Fashioning respect for Bolivia’s indigenous with traditional clothing

World Today

The election of an indigenous president in 2006 ushered in a new era in Bolivia. Now, indigenous culture is striding onto the world’s top catwalks – as designers incorporate the the styles of indigenous Aymara women – known as Cholas or Cholitas —  into high fashion.

CGTN’s Dan Collyns spoke to one designer about the process of turning designs that were once shunned into a display of pride.

Cholitas on the catwalk — it’s a statement in both fashion and politics. By taking the clothes of her ancestors and turning them into high fashion,  Bolivian designer Glenda Yanez is changing preconceptions about the traditional dress of indigenous Aymara women. The change began after Bolivia’s first indigenous Aymara President, Evo Morales, took office more than a decade ago.

“For me, it’s very important to see the change in Bolivia,” Yanez said. “Indigenous people now feel supported, and we’re able to show who we are and who we’ve always been.”

The chola wardrobe is a fashion distinctive to the Aymare, who are South America’s second largest indigenous group. For years, Aymara women and their rural style were viewed as second-class citizens, but now designers are taking pride in this traditional form of dress, and turning it into high fashion fit for the catwalk.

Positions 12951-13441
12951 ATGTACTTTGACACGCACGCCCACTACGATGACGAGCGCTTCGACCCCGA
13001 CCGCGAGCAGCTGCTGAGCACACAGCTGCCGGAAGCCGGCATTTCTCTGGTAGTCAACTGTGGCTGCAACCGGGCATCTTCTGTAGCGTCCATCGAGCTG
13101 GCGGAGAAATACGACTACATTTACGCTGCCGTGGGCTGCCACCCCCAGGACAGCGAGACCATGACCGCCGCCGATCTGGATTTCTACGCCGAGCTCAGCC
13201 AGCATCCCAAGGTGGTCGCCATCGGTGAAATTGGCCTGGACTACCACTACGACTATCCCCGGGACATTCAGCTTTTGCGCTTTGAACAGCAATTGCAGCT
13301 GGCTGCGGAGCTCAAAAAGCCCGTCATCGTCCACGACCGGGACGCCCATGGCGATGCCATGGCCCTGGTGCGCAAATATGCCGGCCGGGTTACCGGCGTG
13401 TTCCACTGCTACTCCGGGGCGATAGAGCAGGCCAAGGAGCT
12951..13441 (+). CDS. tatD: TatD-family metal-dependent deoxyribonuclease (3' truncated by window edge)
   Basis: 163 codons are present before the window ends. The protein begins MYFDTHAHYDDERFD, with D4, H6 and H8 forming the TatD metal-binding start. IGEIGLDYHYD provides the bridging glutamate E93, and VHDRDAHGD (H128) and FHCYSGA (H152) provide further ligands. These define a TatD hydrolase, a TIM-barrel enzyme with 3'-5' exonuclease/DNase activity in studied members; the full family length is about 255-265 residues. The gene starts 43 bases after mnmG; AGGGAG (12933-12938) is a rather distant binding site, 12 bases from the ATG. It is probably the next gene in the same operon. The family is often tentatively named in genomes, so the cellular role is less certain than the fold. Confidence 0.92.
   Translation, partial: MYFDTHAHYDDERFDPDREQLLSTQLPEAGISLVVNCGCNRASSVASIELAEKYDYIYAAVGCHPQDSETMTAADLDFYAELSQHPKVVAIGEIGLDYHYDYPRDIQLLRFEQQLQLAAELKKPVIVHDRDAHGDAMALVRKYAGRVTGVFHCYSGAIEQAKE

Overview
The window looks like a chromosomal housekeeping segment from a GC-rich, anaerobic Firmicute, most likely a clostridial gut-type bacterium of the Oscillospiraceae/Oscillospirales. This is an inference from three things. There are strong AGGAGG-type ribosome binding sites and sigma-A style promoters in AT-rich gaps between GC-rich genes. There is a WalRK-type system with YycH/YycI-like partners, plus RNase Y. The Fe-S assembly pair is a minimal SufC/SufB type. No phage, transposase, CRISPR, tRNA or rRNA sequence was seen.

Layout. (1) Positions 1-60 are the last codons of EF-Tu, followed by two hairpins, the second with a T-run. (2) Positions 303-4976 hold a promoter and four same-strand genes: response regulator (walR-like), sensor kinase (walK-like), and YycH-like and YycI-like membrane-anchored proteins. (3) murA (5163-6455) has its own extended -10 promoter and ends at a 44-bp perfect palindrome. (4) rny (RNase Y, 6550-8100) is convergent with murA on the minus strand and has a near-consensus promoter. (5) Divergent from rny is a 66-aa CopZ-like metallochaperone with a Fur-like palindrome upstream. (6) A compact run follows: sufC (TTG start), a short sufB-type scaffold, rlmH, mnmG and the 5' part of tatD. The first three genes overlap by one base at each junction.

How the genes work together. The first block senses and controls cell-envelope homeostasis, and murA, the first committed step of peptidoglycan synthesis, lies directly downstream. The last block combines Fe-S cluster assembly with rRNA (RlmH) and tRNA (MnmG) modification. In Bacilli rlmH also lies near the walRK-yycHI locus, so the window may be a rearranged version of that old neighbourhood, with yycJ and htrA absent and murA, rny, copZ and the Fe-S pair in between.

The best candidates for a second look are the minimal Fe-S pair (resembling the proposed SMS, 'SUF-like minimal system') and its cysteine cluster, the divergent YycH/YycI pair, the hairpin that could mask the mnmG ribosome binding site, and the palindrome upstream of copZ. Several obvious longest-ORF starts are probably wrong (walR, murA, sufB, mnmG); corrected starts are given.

Most important to the traditional outfit is the multi-layered skirt, or pollera, with five petticoats. Then comes the shawl and the bowler hat, or borsalino, in what Westerners might consider several sizes too small.

With their new found spending power, cholitas are importing tailor-made textiles from China.

“Now the pollera-wearing women have gone to China, and it hasn’t been too difficult,” said Yanez. “They know what kind of fabrics they need and what color combinations to buy. These connections mean they can find exclusively the kind of fabrics and designs they need for this style of clothing.”

On top of her fashion house and workshop, Yanez has a modeling school exclusively for cholitas. For these women, their form of dress is an expression of who they are.